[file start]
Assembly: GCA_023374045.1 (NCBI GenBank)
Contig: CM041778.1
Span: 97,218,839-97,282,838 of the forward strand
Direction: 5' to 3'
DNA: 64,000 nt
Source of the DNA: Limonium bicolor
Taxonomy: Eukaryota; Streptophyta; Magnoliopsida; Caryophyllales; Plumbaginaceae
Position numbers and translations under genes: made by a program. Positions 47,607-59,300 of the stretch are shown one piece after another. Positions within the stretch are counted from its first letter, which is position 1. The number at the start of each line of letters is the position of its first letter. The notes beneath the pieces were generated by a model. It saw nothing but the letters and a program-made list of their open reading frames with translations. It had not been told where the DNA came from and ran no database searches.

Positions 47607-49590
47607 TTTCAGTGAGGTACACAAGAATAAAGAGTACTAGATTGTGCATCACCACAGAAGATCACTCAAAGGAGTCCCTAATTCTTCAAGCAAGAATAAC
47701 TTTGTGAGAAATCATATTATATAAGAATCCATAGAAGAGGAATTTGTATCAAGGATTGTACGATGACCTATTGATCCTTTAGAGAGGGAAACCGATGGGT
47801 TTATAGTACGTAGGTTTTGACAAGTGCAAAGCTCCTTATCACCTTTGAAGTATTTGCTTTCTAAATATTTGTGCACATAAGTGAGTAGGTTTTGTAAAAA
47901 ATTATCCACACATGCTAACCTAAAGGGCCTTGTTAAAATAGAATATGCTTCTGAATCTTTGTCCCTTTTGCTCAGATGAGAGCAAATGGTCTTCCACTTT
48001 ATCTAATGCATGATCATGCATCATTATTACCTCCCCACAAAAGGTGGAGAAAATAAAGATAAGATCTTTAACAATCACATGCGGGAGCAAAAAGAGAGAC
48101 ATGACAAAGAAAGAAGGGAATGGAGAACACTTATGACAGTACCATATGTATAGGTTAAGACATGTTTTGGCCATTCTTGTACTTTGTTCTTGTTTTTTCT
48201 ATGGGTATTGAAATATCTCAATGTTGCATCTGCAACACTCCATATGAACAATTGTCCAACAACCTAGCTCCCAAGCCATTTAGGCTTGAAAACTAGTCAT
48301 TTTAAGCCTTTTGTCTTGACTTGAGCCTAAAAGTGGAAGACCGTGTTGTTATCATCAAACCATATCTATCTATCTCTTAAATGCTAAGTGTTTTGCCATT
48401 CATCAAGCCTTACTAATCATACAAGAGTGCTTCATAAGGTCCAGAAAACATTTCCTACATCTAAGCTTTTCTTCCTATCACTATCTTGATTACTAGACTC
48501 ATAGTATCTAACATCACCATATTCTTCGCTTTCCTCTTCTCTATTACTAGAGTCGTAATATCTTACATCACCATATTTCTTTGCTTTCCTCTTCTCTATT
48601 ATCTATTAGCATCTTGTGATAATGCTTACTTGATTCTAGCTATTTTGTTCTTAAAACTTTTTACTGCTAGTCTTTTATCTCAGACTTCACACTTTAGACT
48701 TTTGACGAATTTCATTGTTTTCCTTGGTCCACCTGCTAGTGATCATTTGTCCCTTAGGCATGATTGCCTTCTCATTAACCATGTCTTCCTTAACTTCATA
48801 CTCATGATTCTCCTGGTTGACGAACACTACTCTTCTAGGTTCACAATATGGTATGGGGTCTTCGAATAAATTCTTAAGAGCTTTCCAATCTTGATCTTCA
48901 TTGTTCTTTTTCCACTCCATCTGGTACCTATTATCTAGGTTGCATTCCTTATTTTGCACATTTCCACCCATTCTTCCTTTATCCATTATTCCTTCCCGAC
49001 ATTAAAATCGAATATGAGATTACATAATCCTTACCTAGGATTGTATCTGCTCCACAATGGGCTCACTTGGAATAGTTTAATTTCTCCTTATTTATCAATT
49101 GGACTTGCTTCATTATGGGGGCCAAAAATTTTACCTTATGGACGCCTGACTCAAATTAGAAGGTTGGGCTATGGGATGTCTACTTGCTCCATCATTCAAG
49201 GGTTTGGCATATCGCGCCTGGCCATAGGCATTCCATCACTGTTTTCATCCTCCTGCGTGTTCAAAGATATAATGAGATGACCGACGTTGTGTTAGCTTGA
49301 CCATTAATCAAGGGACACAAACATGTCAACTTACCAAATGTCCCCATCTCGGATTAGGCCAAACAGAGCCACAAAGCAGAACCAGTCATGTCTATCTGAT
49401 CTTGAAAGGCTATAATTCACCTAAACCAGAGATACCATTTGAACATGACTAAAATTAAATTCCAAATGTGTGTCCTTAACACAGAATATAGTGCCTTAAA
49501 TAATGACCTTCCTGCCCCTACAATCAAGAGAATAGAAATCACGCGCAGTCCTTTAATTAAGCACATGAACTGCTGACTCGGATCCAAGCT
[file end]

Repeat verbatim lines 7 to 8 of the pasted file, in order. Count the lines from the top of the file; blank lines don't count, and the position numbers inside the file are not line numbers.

Taxonomy: Eukaryota; Streptophyta; Magnoliopsida; Caryophyllales; Plumbaginaceae
Position numbers and translations under genes: made by a program. Positions 47,607-59,300 of the stretch are shown one piece after another. Positions within the stretch are counted from its first letter, which is position 1. The number at the start of each line of letters is the position of its first letter. The notes beneath the pieces were generated by a model. It saw nothing but the letters and a program-made list of their open reading frames with translations. It had not been told where the DNA came from and ran no database searches.